טכניון מכון טכנולוגי לישראל
הטכניון מכון טכנולוגי לישראל - בית הספר ללימודי מוסמכים  
Ph.D Thesis
Ph.D StudentFares Basem
SubjectPAX8 Plays an Essential Pro-Proliferative Role in Uterine
Serous Papillary Cancer
DepartmentDepartment of Medicine
Supervisors Professor Eyal Gottlieb
Dr. Ruth Perets
Full Thesis textFull thesis text - English Version


Abstract

Endometrial carcinoma (EC) is cancer arising from the epithelial lining of the uterus (endometrium) and is the most common form of gynecological cancer and the fourth-most common cancer in women worldwide. EC subtypes are divided into two groups- namely Type I and Type II. 80% of ECs are Type I ECs, which occur around the time of menopause and are often low-grade, minimally invasive, and estrogen-dependent. Endomtrioid EC is the most common subtype of type I EC. Type II ECs, on the other hand, usually occur in post-menopausal women, and are often high-grade invasive tumors with poorer prognosis. USPC, is the prototypical and most common Type II EC, and it is histologically and molecularly resembling high-grade ovarian cancer. It is characterized by p53 mutations and copy number variations.

PAX8 is an essential transcription factor during embryonic development of the Müllerian duct, which is the embryonic precursor of the female reproductive organs, and it is expressed in nearly 100% of ECs and USPCs. For this reason, PAX8 is used as a marker to distinguish carcinomas of gynecological origin, from other epithelial cancers. This led us to investigate the role of PAX8 in EC cell proliferation. To this end, we used four established USPC cell lines, characterized them with respect to EC markers expression, and used them for in-vitro studies of the role of PAX8 in EC.

Our results show that PAX8 silencing in EC cells decreased cell viability via apoptosis of cancer cells, suggesting an essential anti-apoptotic role for PAX8 in USPC. We show that, similar to our previous findings in ovarian cancer, in USPC PAX8 regulates a mutant GOF p53, and this effect can mediate its pro-proliferative effect. We also show that PAX8 activates p21 in USPC in a p53-independent manner. Similar to our findings in epithelial ovarian cancer, p21 in EC is cytoplasmic and confers a pro-proliferative effect. Our results suggest a novel mechanism for the pro-proliferative role of PAX8 in USPC, mediated by a cytoplasmic p21 similar to its role in HGSC. Similar to our studies conducted with ovarian cancer, these results suggest that PAX8 could be a target for USPC specific therapy.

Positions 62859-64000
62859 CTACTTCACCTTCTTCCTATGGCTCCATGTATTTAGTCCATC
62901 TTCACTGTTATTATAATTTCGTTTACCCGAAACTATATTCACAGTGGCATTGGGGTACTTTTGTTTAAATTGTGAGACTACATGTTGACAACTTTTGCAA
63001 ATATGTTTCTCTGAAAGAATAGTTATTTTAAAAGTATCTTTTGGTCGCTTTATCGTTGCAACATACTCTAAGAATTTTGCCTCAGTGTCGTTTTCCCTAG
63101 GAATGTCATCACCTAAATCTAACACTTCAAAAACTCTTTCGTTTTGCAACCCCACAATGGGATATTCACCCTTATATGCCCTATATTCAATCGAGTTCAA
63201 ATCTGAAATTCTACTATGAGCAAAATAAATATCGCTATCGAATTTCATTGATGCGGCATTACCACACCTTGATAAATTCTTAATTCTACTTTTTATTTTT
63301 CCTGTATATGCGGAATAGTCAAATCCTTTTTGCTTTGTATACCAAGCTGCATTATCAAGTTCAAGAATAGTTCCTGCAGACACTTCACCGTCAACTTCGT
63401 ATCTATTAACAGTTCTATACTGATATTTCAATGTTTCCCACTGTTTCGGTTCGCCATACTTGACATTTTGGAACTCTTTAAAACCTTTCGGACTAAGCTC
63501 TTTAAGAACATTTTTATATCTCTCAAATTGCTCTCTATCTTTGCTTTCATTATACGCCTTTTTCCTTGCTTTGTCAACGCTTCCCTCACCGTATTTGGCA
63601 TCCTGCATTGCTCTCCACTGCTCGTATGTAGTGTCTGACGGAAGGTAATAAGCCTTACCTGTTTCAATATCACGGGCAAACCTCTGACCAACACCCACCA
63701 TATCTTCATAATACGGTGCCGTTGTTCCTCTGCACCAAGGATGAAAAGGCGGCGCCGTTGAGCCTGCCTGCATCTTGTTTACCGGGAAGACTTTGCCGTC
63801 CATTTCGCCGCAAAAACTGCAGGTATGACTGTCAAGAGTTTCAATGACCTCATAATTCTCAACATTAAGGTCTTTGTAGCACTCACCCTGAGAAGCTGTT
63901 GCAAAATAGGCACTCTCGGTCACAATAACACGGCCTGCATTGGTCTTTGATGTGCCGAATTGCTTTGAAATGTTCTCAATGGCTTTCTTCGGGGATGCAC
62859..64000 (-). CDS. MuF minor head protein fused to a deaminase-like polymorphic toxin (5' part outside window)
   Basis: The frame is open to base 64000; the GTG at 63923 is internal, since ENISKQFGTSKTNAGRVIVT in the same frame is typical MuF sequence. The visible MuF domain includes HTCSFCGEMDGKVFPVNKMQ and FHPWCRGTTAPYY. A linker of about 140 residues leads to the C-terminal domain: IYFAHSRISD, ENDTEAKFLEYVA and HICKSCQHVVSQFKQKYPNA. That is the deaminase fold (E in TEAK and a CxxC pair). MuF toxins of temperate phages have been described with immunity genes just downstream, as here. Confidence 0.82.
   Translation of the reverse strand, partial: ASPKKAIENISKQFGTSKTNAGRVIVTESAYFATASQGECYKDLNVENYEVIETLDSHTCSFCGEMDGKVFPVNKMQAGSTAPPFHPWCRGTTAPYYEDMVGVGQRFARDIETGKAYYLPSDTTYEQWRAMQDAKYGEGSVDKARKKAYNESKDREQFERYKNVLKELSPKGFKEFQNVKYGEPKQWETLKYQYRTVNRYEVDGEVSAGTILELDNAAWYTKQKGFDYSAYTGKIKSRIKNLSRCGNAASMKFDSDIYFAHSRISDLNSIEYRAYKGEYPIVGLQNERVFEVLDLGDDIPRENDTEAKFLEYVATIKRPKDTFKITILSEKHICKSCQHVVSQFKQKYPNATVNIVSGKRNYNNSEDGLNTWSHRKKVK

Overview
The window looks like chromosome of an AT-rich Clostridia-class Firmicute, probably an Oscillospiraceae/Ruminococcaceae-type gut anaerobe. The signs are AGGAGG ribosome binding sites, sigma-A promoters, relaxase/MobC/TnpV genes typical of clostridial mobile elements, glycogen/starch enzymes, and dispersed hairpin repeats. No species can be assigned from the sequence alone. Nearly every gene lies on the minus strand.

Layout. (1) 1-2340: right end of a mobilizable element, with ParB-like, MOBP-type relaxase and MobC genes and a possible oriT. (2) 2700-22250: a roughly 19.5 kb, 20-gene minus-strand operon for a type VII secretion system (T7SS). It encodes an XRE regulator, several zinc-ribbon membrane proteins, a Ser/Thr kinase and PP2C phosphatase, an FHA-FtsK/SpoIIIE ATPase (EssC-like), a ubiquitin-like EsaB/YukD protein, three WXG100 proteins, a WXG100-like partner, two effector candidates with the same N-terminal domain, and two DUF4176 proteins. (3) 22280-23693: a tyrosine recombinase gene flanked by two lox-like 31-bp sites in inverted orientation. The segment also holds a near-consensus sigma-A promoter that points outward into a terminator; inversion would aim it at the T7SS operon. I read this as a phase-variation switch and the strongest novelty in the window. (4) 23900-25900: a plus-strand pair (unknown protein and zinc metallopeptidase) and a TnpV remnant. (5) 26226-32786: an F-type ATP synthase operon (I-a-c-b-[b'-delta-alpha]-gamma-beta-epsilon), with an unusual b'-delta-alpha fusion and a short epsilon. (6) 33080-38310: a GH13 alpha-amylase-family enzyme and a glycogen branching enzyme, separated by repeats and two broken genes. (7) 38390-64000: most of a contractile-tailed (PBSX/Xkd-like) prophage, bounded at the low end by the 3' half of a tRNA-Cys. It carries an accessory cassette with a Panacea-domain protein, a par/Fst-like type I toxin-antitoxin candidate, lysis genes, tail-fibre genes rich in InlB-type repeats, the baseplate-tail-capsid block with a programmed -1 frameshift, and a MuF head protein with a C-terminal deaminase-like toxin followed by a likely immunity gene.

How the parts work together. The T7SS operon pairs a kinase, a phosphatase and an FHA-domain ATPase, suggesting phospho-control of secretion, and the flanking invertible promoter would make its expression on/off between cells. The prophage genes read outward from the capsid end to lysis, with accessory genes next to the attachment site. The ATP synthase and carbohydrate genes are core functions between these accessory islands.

In addition, high throughput sequencing analysis of USPC following PAX8 KD suggests that PAX8 regulates hallmark cancer processes in USPC such as cell metabolism and angiogenesis. These results would be further validated by biological assays beyond the scope of this thesis. Furthermore, our results suggest several genes that are co-regulated with PAX8 in USPC, and can be further studied as potential mediators of the role of PAX8 in USPC.

To summarize, we show here for the first time that PAX8 plays an essential anti-apoptotic role in USPC and suggest mechanisms for this activity.